Have 99c novels undervalued the ebook? #kindle #authors #ebooks

Do readers expect too much for their dollar now?

Are they hooked in by more for less? IS quantity more important than quality?
It would seem so. All too often, authors are receiving awful 1Star reviews from disgruntled readers expecting more for their money. Obviously, said readers linger around the 99c or free kindle books, and when they do 'splash out' on something more, they expect...well...I'm not sure what they expect. But they obviously aren't getting it when they splurge.

Don't get me wrong. I'm thrilled for all those self-pubbers out there who can dictate their prices and undercut traditionally or digital-first published authors. But it would seem as if their low, low prices are affecting all books across the spectrum and one might even say, degrading their own works by charging so little for them. I mean, if it's a good book, surely they deserve to be paid accordingly? And then we crossover to the other argument; when is an ebook priced too high?

Exactly how much should a full-length ebook cost? A novella? Or a short? Some traditional publishers understand digital books should be affordable. Less than the mass-market paperback or at least the same as. But many charge far too much, some even costing up to $20 for an ebook. TWENTY DOLLARS! I can see why a reader would reach for the 99c ebooks instead. They can get 20 of those for the price of say, the current amazon bestseller that was published by a NY biggie.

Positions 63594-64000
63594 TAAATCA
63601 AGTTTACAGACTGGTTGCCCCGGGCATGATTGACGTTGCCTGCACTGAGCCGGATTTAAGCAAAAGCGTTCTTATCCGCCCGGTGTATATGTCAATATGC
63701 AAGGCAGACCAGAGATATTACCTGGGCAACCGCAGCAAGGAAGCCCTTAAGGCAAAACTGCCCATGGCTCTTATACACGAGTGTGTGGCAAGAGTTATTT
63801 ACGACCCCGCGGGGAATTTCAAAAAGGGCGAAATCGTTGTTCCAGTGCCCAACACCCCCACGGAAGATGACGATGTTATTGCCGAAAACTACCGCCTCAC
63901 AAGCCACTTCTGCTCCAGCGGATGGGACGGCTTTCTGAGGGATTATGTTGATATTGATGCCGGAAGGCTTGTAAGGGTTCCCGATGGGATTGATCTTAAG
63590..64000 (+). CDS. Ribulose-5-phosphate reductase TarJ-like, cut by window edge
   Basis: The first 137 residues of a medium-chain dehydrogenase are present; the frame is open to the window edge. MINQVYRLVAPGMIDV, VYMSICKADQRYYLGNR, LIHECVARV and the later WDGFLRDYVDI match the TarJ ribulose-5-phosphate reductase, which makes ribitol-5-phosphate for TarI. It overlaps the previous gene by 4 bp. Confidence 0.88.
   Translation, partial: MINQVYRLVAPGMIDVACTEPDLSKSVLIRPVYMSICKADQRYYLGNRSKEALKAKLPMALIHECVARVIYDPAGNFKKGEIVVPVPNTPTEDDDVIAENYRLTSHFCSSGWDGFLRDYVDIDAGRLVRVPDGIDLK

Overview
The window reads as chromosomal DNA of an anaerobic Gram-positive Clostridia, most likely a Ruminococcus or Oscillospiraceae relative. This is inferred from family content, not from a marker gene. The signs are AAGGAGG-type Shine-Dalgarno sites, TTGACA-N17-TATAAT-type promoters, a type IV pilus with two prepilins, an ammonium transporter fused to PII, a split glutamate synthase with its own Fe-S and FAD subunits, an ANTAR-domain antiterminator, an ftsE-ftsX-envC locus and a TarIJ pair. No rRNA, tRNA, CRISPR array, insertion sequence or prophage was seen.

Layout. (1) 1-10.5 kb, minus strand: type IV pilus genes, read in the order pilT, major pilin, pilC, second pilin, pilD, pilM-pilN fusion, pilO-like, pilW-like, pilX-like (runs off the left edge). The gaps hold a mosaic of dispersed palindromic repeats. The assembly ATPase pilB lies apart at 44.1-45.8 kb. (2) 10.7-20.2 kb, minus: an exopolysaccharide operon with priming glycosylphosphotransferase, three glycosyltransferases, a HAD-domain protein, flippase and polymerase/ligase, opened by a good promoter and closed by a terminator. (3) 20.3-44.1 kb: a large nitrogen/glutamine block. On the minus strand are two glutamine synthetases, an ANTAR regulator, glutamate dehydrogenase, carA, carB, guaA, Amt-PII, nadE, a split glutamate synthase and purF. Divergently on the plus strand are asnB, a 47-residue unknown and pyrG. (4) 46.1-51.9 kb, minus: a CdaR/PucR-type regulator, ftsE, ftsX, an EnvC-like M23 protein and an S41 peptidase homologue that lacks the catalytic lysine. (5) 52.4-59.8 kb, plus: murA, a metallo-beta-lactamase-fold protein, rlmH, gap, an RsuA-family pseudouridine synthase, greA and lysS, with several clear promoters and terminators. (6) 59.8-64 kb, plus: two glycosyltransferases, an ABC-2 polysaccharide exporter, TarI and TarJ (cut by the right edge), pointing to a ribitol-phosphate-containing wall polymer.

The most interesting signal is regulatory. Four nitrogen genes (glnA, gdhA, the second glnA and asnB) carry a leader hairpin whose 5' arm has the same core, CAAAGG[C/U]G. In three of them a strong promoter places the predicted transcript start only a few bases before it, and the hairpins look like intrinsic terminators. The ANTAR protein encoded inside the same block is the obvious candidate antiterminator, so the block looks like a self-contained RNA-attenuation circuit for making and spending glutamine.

What are your thoughts on this? Are 99c ebooks going to be the death of traditionally published, what some would deem to be over-priced, ebooks? Or do you shrug and say 'healthy competition never hurt anyone?'

Talking of ebooks...
Here's my latest release from the bestselling Irish Kisses series.
A holiday romance set in a remote Irish castle, and although it's book four in a series, it can be read as a stand alone.


Hot winter kisses to warm broken hearts….

Sick of tending to everyone else’s needs around the holidays, divorced barmaid and granny Sandra ferries it from London to Belfast. All she wants for Christmas is some peace with a romance story in front of a roaring fire in a remote Irish castle. What she gets is a most unexpected Christmas present from her friends at Bell’s—A 1Night Stand with a young Irishman.

Can she hack it in the real world of romance, or are life’s complications and treacherous snowstorms best left to the pages of a book?

Newly widowed Ardan Draighean owns Ballygalley castle. Once run as a hotel with his late wife, the stone building now serves as a home for him and his son. After hearing about Madame Eve’s matchmaking skills, he contacts her in search of the perfect match. Although much older than him—by fifteen years—Sandra is his ideal woman. He be damned if he’ll let a good story get in the way of his happy ever after with her.

Hot winter kisses are all this couple needs to stay warm this Christmas, but will the heat stay long after the magical season of mistletoe has finished?


  1. I can agree with the thoughts here. When I was looking into self pubbing my own book, I had to consider the price very carefully. 99 cents seemed too low for the amount of work that goes into a 15k word piece, somim settling at $1.99 and hoping it sells well with a few discount days and whatnot. I've seen ebooks (the latest Stackhouse me, for example) priced at the same or higher than the paperback version. I'll just go to the library at that point. Lol, excellent blog post!

  2. ah yes, the library. I really should join solely for the purpose of loaning those 'priced more than a paperback' ebooks!
    Excellent suggestion. DUH. No idea why I haven't sorted that out yet. LOL Thanks xx


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